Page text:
Journal article

Growing New Brunswick from the ground up: The policy context for co-operatives in New Brunswick

Community participation Canada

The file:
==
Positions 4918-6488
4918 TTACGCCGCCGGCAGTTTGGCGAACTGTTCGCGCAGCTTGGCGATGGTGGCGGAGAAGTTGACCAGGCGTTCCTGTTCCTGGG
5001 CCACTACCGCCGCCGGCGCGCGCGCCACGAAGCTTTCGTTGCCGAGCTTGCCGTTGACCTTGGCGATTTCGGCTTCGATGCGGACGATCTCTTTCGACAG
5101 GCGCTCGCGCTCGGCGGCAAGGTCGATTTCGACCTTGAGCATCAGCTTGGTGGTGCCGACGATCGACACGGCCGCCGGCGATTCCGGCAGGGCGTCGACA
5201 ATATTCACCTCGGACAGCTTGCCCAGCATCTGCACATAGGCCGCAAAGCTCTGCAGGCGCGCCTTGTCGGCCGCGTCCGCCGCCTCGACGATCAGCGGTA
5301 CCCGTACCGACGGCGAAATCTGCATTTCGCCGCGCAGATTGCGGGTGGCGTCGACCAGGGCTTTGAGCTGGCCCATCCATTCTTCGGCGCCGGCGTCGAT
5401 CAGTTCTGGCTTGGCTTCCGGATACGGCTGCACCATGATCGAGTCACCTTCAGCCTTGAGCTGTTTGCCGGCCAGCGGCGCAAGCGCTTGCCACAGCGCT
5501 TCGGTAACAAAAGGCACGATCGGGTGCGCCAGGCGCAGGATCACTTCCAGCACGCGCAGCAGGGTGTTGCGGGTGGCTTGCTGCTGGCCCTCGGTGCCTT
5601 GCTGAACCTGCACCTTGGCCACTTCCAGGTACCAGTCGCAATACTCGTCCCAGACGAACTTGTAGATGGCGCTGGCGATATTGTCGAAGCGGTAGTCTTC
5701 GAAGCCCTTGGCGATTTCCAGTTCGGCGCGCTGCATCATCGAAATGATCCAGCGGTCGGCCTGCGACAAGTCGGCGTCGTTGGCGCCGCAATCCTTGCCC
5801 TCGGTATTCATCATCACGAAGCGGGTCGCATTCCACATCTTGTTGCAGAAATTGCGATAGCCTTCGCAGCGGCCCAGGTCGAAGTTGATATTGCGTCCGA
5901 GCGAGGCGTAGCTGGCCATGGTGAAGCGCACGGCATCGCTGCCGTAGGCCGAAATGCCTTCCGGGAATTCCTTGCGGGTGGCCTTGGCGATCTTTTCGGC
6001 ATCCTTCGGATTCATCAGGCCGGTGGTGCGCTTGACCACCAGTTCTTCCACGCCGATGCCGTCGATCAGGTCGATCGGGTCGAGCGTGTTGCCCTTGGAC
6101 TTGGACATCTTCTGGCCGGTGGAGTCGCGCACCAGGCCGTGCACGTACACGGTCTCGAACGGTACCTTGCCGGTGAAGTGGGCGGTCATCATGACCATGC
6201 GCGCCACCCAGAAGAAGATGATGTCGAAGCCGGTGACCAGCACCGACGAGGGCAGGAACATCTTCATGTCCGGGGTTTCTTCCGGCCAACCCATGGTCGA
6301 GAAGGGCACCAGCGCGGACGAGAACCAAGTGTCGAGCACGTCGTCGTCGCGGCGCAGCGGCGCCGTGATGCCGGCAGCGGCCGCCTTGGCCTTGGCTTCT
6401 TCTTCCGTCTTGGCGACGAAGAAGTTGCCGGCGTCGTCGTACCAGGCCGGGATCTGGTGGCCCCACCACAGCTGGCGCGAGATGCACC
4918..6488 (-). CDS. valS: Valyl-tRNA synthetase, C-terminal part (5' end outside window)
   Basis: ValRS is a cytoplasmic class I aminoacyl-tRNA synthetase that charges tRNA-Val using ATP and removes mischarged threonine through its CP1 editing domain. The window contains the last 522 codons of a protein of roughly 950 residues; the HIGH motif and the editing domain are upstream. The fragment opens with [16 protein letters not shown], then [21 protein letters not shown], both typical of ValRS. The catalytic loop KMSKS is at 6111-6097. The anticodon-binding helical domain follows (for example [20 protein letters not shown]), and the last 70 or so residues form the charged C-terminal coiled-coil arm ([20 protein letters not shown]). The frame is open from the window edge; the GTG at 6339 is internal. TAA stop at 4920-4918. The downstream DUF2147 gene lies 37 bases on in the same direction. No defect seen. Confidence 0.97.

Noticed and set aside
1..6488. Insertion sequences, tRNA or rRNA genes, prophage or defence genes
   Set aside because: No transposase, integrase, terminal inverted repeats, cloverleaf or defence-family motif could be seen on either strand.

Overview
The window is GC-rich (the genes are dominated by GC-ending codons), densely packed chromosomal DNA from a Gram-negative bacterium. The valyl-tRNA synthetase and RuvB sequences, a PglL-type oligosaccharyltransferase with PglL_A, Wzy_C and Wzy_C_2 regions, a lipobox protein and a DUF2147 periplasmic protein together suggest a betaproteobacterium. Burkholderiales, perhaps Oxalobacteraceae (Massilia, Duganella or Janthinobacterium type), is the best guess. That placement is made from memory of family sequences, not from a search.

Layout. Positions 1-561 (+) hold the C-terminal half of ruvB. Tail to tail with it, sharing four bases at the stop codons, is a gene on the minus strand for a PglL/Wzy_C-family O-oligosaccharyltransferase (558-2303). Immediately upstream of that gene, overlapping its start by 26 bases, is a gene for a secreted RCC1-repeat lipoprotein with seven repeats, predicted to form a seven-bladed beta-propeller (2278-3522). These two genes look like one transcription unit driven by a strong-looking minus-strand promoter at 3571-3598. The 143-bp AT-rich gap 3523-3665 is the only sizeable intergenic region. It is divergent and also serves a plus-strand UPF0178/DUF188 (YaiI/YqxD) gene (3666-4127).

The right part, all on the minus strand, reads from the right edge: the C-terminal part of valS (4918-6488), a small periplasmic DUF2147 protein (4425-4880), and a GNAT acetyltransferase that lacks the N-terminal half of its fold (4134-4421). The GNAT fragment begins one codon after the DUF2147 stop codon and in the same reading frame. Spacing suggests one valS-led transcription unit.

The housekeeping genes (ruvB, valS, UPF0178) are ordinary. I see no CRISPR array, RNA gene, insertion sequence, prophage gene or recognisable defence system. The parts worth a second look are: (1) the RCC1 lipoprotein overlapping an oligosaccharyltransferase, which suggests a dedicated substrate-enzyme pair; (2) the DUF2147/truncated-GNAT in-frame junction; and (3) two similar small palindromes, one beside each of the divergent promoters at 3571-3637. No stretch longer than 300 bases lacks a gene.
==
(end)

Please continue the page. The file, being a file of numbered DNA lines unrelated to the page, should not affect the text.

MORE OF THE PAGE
This research explores the relationship between co-operatives in New Brunswick, as community-owned, local enterprises and government policies and programs. Through a review including academic, government and co-operative sector literature, a policy scan, and interviews with both representatives from the co-operative sector (n=12) as well as government (n=2), this thesis reveals opportunities to better support New Brunswick co-operatives. These recommendations include opening programs for business development to be accessible to co-operatives (educating staff as well as creating program guidelines conducive to co-operatives) as well as updating legislation that is more than 30 years old in order to reflect the current economic climate in the province. Through developing a more favorable policy environment in New Brunswick, citizens can become involved in developing their own communities through jointly-owned enterprises. The social as well as economic activities of cooperatives can help serve policy goals as well, such as employment creation, self-sufficiency, service delivery and economic development. Although governments may benefit from co-operatives, the outdated legislation and lack of supportive programs do not reflect this potential. Both government (through policy making) and the cooperative sector (through advocacy and public education), however, are necessary to help increase the public profile of co-operatives and work together to create stronger policies. As autonomous organizations, co-ops have a responsibility to help themselves and each other, however, just as government supports other enterprises (through policies and development programs), so too would it be valuable to support co-ops, as social enterprises, in a similar manner. Moreover, co-operatives warrant the attention of government as well as more favorable policies because of their contributions to communities, the economy, and the labor force in addition to their potential to help address current policy goals within the Province of New Brunswick.

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